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Dee Lincoln bringing restaurant to Fort Worth's Museum Place

Dee Lincoln is bringing her restaurant to Fort Worth’s Museum Place project. The 5,300-square-foot restaurant, at 3280 W. Seventh St., is expected to open in the first quarter of

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Residential land at Chisholm Trail Ranch purchased

Stratford Land, Legacy Capital Co. and the Walton Group of Cos. have snapped up 268 acres of residential land at Chisholm Trail Ranch in Fort Worth.

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Fort Worth to consider adopting 15-year Cavile Place redevelopment plan

The 300-unit Cavile Place housing project in Southeast Fort Worth would be razed and replaced in phases, with a significant number of the units redistributed into the neighborhood.

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Fort Worth council members approve Cavile Place redevelopment plan

The vote kicks off what officials say will be a 10-15-year implementation.

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Former RadioShack CEO caught in protest over ousted leader at Market Basket

Employees protest over many things: higher wages, better benefits, safer working conditions in their jobs. What's far more unusual, if not unprecedented, is to see workers, organized by senior managers, stage a rebellion to help their CEO get his job back.

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'Reverse Litter' campaign begins

 

Jack Z. Smith
Special Projects Reporter
Fort Worth Business Press

It's an appallingly common sight--the beauty of North Texas creeks, rivers and lakes marred by unsightly and nasty litter in their waters.
Most of that litter -- an estimated 80 percent-- actually started out on land, according to the Tarrant Regional Water District, which operates four reservoirs that provide water for much of this area.


The TRWD and the cities of Fort Worth, Arlington, Mansfield, Denton and Dallas are combining forces to tackle the problem.
Theyre cranking up a "Reverse Litter" campaign this week with television and radio advertisements calling on North Texans to take a “Ten on Tuesday” pledge to help reduce litter that ends up in our precious water sources.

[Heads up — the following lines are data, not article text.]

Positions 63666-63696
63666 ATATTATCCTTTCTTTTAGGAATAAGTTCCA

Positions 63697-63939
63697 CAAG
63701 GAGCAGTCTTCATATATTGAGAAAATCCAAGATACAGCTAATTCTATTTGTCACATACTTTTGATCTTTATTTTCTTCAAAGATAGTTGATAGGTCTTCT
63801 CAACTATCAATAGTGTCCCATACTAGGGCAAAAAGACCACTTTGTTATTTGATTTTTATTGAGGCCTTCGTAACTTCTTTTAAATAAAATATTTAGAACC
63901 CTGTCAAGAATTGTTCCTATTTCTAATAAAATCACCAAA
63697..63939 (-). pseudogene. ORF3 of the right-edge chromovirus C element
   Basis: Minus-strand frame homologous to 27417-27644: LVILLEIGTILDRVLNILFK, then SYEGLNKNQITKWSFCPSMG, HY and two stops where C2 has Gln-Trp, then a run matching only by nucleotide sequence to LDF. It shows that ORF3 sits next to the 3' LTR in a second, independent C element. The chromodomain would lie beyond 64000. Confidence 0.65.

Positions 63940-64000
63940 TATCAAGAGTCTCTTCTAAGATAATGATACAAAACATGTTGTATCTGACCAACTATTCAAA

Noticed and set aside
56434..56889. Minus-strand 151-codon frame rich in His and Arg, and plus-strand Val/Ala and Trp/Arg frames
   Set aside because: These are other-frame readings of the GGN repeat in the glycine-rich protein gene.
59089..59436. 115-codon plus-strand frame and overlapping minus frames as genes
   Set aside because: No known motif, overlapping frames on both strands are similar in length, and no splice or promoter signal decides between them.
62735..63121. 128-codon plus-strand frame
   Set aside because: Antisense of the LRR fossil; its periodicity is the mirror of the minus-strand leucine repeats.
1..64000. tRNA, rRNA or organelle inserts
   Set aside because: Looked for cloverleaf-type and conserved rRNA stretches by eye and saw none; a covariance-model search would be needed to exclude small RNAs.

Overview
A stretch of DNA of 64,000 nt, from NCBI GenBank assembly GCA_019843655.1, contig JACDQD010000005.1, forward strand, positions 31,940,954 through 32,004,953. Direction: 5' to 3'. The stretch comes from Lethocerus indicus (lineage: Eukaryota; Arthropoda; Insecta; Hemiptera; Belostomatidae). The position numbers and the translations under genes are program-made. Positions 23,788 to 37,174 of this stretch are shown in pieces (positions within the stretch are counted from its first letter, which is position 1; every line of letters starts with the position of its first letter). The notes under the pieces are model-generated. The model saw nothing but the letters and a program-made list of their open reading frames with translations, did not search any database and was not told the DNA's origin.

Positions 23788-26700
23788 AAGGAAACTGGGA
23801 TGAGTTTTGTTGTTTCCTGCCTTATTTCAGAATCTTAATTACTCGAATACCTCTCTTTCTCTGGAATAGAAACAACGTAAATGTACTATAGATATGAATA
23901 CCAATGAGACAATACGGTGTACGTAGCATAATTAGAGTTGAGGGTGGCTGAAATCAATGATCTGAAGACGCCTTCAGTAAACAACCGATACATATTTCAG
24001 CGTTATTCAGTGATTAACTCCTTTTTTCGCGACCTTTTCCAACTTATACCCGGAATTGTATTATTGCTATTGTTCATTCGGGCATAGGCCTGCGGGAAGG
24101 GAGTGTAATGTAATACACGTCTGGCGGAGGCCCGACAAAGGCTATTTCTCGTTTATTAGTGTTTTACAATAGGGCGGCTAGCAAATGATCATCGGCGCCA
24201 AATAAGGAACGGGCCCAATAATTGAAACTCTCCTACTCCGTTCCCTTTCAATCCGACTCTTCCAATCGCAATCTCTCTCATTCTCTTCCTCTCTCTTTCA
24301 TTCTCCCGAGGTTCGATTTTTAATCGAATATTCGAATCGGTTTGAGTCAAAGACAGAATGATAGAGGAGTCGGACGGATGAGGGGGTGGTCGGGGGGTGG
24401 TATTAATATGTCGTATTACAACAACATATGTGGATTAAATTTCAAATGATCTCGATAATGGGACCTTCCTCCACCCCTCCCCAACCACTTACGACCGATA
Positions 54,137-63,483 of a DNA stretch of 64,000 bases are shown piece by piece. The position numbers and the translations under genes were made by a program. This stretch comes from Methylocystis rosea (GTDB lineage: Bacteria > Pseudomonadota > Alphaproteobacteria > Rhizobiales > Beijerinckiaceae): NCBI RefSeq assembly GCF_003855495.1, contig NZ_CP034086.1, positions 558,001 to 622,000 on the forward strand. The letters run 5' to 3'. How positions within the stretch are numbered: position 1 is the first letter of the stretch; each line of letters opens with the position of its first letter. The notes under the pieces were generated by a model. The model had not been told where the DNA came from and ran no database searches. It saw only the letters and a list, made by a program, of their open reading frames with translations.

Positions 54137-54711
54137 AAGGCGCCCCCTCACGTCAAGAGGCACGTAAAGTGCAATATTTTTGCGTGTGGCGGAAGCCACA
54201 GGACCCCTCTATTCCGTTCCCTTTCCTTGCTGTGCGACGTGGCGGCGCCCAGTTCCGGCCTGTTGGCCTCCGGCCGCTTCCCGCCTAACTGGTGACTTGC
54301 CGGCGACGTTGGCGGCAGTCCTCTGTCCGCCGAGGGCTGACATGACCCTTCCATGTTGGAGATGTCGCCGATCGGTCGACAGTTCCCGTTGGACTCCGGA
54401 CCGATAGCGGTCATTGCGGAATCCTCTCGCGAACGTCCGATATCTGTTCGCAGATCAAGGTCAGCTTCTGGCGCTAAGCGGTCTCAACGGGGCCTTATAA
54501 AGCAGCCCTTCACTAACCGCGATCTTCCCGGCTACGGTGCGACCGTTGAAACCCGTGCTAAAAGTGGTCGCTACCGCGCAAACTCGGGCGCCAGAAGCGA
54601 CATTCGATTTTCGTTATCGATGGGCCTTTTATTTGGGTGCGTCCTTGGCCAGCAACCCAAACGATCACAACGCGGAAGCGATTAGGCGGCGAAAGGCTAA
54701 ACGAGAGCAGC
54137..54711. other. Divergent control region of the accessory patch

“We want North Texans to commit to picking up at least 10 pieces of trash on Tuesdays, whether that’s cleaning out loose trash in their vehicles or picking up litter on their walk into the office or whatever is the easiest way to participate,” TRWD Communications Manager Chad Lorance said.


You can make the Ten on Tuesday pledge by signing up at www.reverselitter.com. Or you can join on Facebook at facebook.com/ReverseLitter.
“If we can get 5,000 people to go online and take the pledge, we could eliminate 2.6 million pieces of trash each year that would eventually reach our waterways,” Lorance said.
The TRWD , based in Fort Worth, is the chief supplier of raw water to Tarrant County. Cleaning up litter costs Metroplex cities an estimated $23 million a year, the agency said.


In a typical situation, rainfall washes litter into a storm drain, which carries it into creeks and rivers that then transmit it into area reservorirs that are the primary source of water we drink.
Representatives of the Reverse Litter campaign also will attend area festivals and other events to sign up more people to take the "Ten on Tuesday" pledge.
The campaign also is planning an education program to encourage young people to reduce littering.
 

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Training Camp
Training camp is starting this week. How will the Dallas Cowboys do this season?